'Whole Canadian heart' there for Iranian community at public memorial

Hundreds of people from different cultures poured into the Centro Caboto Centre Sunday to pay their respects and remember the eight Winnipeg victims of Ukraine International Airlines Flight PS752.

Hundreds pour into a Winnipeg hall to pay respects for the 8 Winnipeg victims of Flight PS752

Fakhereh Mirrashed shows Joy Loewen her orange scarf. A 'spring colour' to remember her friend Bahareh Hajesfandiari. 'Bahar' in Farsi, said Mirrashed, translates to 'spring.' (Sam Samson/CBC)

Fakhereh Mirrashed couldn't hold back her tears as she laid down a bouquet of flowers by a photo of her friend Bahareh Hajesfandiari.

That's when Joy Loewen, a complete stranger, walked up to her. Loewen gave Mirrashed a hug and said "I don't know you, but I love you. And I'm sorry."

The two were crammed into a hall at the Centro Caboto Centre in Winnipeg with about 500 other people — all there to pay their respects and remember the eight Winnipeg victims of Ukraine International Airlines Flight PS752.

People from different cultures and backgrounds packed the room. Mirrashed, who has lived in Winnipeg for 22 years, said she "didn't expect otherwise."

"These people you see here are just the representative. I'm sure the whole Canadian heart is with us, and their prayer is with us."

A book for each victim was placed at the front of the hall where guests could write memories down. The lines were constant. (Sam Samson/CBC)

'They could still be here'

Mirrashed knew Hajesfandiari through the Iranian community. Hajesfandiari taught Mirrashed's two daughters how to speak Farsi through poetry and stories. She said Hajesfandiari, who was an engineer, would always have a legacy here in Winnipeg.

"My heart is breaking because they could still be here, and for years to come serve this beautiful country. They were all educated and they were all positive and at their peak. And I hope those people who are here, they follow and we're all here to serve more."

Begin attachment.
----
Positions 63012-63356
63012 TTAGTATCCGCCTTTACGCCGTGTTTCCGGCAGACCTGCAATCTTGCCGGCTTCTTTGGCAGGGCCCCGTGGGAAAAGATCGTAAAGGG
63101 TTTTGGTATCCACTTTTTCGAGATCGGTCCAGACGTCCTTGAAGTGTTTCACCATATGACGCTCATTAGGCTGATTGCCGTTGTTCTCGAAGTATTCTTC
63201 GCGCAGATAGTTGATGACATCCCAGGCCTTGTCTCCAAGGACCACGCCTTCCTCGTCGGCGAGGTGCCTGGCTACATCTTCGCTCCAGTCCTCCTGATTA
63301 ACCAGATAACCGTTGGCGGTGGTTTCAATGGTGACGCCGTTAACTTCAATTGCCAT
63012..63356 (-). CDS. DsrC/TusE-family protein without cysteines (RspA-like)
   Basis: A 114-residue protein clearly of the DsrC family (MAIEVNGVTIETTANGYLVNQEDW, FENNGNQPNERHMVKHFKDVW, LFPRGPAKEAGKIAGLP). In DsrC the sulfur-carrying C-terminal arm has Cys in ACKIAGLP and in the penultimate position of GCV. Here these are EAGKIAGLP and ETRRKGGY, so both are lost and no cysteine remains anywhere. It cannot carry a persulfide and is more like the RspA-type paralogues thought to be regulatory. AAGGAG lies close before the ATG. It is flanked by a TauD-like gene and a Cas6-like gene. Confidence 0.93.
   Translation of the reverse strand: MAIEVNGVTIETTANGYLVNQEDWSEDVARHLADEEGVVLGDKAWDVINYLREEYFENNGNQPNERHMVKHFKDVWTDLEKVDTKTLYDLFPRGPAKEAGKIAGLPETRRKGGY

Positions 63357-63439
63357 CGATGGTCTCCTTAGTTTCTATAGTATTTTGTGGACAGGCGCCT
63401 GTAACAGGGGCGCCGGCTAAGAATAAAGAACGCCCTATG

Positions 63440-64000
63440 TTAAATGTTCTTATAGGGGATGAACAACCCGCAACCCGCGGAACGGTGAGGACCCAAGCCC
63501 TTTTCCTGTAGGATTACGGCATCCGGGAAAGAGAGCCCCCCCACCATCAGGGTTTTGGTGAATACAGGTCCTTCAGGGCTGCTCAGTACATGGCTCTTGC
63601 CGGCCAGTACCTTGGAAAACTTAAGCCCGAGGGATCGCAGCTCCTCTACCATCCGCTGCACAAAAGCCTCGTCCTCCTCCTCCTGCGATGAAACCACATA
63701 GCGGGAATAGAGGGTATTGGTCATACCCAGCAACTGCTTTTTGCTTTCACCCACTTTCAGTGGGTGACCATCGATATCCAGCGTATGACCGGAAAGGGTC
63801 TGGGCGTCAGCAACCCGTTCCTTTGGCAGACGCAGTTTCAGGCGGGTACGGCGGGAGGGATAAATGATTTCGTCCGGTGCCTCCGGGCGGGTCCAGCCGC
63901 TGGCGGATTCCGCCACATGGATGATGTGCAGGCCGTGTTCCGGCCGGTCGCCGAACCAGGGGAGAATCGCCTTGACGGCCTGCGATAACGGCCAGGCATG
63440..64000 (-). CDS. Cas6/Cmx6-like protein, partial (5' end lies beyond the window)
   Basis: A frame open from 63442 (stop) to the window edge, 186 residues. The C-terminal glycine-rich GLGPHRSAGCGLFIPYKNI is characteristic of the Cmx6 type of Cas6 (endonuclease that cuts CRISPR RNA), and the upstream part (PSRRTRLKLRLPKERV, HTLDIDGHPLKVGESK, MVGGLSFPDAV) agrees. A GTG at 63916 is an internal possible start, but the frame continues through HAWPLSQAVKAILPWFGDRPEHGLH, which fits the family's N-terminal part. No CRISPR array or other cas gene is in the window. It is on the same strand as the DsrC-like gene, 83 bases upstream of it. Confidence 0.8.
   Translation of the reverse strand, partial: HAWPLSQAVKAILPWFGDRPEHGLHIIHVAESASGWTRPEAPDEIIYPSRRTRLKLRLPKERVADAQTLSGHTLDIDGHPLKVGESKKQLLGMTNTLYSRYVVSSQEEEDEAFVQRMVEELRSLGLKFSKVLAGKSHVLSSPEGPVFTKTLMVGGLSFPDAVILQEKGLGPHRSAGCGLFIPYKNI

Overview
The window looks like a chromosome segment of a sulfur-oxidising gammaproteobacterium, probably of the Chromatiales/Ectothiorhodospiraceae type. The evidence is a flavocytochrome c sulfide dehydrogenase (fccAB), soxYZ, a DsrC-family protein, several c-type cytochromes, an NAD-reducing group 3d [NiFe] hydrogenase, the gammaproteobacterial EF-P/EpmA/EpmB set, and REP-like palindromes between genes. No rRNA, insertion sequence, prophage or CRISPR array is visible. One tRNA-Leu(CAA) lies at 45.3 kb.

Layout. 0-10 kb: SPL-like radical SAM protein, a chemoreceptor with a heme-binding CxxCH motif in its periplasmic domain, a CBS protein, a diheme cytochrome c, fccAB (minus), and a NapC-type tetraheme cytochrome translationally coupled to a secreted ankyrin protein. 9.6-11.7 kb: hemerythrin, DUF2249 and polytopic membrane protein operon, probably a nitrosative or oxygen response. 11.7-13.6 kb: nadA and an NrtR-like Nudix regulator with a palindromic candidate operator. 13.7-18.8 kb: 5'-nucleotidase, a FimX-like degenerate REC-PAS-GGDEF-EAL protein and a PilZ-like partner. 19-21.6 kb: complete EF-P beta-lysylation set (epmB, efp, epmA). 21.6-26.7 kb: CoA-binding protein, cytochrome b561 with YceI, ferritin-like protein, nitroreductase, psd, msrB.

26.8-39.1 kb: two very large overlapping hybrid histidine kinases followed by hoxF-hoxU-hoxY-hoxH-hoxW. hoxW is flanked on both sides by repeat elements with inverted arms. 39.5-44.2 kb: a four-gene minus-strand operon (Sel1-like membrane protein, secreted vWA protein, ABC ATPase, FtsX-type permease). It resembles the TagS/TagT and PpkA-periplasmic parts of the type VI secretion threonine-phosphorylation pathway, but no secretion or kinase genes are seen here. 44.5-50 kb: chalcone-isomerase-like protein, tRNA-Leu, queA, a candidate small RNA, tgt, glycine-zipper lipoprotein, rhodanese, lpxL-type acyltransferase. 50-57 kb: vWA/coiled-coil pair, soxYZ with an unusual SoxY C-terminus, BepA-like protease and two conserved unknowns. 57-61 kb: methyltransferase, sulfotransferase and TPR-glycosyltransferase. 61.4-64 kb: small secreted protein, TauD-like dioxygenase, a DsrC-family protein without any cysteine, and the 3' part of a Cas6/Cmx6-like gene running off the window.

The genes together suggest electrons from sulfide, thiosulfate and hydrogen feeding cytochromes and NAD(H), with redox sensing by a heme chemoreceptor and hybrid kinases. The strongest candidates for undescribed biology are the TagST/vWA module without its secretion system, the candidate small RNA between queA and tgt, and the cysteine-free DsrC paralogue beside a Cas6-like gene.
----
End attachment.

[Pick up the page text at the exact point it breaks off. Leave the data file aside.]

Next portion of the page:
Photos of Amirhossein Bahabadi Ghorbani, Bahareh Hajesfandiari, Mohammad Mahdi Sadeghi, Anisa Sadeghi and Forough Khadem sat at the front of the hall, along with photos of the other Winnipeg victims. (Sam Samson/CBC)

Fresh flowers surrounded photos of the victims on almost every wall in the hall. It was standing room only as a video played, put together by the Iranian Community of Manitoba. Those who knew and loved the victims shared personal memories they had.

One friend of 10-year-old Anisa Sadeghi, Hajesfandiari's daughter who was also killed, said in the video that she wanted to be a veterinarian, and "she wanted to go to the Olympics for Taekwondo."

'Grateful' for Canadian response to tragedy

Most people were focused on grieving the loss of their friends, but some had world affairs on their minds, too: news that the Iranian government admitted their own military forces shot down the flight, and that Canada's representatives, including consular officials and members of the Transportation Safety Board, will be in Iran Monday.

The crowd of 500 people watch a video created by the Iranian Community of Manitoba, in which friends of the victims shared personal stories and feelings of grief. (Sam Samson/CBC)

"Unfortunately, tensions between some countries happen, it's the people who suffer. And I believe that's the saddest part," said Arian Arianpour, who is with the cultural associaition Iranian Community of Manitoba.

"We are very grateful for what the Canadian government has been doing. Even here in Manitoba, as one of the organizers of this event, I have been talking to some of the officials that are really trying to make these days easier for us."


Sam Samson


Sam Samson is a multimedia journalist who has worked for CBC in Manitoba and Ontario as a reporter and associate producer. Before working for CBC, she studied journalism and communications in Winnipeg. You can get in touch on Twitter @CBCSamSamson or email